Different styles of mother-infant interaction affect different aspects of infant cognition
Apr 8, 2005 - 4:15:38 AM
Although the quality of mother-child interaction and its effect on general IQ and later schooling is a widely researched topic, it has never been studied using the same infants over a period of time across several cognitive domains.
The research, funded by Pampers of Procter and Gamble, examined some 200 infants who, along with their mothers, visited the labs for one half day when the infants were six months old and for another half-day at ten months old. To ensure a large database, three European labs (London, Paris, Munich), set up identically to the greatest extent possible, tested each of their infants across all the cognitive domains and recorded mother-infant interaction at both ages.
The symposium will begin with a paper presented by Professor Annette Karmiloff-Smith from the Institute of Child Health in London, who will set the scene for the remaining three research papers. These will begin with a paper on action perception research, in which Dr Annette Hohenberger, from the Institute for Human Cognitive and Brain Sciences, Munich, will talk about the results from the three labs on infant perception of goal-directed actions and causal events between objects, in relation to mother-infant interaction.
Following this, a third paper will examine the results of the speech processing experiments, in which each infant participated in two syllable discrimination experiments, one in their native language (English, French or German) and one from a different language family, namely Hindi. Ms Mayada Elsabbagh, of the Institute of Child Health in London, will discuss how discrimination of native and non-native language contrasts relate to mother-infant interaction.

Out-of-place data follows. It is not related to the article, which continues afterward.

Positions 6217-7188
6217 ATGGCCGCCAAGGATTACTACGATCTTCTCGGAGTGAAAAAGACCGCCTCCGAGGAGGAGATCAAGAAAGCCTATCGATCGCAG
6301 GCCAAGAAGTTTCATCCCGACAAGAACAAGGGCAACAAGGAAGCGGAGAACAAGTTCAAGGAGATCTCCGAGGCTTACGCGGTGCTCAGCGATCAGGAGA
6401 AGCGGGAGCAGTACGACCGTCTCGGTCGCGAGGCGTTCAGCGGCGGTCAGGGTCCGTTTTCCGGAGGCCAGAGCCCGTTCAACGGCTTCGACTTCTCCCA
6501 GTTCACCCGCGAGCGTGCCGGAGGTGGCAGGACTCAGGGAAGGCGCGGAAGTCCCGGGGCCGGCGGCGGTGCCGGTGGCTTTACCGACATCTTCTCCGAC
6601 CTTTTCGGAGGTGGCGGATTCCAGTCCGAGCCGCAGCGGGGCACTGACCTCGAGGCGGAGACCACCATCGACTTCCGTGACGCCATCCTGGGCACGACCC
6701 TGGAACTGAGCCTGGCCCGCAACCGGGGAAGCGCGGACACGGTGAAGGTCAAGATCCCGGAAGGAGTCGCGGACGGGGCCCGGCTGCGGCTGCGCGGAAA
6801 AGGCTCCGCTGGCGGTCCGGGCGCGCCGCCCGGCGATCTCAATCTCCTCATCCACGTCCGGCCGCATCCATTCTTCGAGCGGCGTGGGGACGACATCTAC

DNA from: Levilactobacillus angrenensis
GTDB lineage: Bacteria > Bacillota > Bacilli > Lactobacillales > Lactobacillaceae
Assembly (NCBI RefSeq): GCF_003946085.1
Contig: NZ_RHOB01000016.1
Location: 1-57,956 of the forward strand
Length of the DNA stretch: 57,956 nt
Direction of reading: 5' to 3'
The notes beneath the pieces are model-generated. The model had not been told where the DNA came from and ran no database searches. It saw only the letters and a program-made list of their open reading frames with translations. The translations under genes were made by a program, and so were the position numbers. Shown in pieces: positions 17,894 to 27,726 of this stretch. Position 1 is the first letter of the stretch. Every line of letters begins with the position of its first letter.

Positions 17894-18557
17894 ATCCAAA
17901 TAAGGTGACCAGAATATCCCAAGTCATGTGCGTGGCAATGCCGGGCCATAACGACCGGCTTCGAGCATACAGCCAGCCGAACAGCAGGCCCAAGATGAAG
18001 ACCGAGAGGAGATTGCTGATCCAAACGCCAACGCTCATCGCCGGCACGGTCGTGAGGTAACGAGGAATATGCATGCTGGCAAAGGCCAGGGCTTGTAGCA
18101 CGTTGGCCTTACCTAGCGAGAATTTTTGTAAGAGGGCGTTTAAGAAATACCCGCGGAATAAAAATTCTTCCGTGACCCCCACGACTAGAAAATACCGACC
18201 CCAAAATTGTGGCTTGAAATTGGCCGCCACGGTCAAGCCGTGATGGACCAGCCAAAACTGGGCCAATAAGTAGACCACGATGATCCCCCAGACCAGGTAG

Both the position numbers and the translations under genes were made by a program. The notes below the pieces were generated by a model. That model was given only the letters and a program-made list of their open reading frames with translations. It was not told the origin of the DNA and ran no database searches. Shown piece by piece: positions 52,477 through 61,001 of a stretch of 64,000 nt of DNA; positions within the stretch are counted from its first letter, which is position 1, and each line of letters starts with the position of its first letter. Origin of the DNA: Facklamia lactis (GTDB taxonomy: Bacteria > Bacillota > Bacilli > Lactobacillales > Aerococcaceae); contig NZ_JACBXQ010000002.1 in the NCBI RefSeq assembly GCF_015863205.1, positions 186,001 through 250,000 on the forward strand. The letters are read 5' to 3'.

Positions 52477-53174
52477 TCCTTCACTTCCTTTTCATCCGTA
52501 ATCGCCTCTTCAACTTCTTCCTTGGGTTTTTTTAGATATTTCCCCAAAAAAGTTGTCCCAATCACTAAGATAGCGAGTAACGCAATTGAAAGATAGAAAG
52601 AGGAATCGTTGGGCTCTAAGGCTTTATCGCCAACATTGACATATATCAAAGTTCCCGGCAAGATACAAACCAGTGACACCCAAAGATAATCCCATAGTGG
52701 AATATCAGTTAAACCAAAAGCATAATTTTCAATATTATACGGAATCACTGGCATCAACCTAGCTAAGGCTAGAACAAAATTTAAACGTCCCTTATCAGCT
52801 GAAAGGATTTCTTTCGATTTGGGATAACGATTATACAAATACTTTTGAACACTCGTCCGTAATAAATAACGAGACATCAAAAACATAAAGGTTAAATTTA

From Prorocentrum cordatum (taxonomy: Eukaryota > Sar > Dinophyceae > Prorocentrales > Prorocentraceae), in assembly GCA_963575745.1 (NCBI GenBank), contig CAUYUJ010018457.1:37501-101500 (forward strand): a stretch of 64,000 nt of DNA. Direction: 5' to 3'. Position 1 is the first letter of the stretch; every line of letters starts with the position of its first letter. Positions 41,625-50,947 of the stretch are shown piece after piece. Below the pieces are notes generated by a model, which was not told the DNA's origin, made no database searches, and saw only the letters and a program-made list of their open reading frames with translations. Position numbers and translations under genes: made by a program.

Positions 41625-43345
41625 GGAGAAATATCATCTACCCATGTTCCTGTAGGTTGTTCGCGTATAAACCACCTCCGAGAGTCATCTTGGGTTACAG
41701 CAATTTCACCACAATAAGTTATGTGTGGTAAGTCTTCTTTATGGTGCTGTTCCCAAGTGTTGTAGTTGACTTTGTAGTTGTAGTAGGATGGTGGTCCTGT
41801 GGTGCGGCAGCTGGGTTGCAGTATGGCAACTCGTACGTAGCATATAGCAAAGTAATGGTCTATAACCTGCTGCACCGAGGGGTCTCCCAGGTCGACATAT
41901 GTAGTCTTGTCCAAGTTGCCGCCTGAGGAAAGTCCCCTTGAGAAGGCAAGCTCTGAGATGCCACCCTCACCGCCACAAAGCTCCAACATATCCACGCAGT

The final research paper, presented by Professor de Schonen, of the Centre for National Scientific Research, Paris, will discuss the results of the face processing tasks, which were based on the hypothesis that infants can initially discriminate faces from all ethnic groups but subsequently specialise in the faces of their own ethnic group. Professor de Schonen will examine whether changes in face processing occur at the same time as changes in speech processing or at different times. The symposium will conclude with a discussion from an expert in infant studies, Dr. Gaia Scerif, from the University of Nottingham.
Symposium convenor, Professor Annette Karmiloff-Smith from the Institute for Child Health, said: "This very ambitious study involving three European labs, examining several cognitive domains within the same infants longitudinally, is yielding exciting new results about different influences on infant development."
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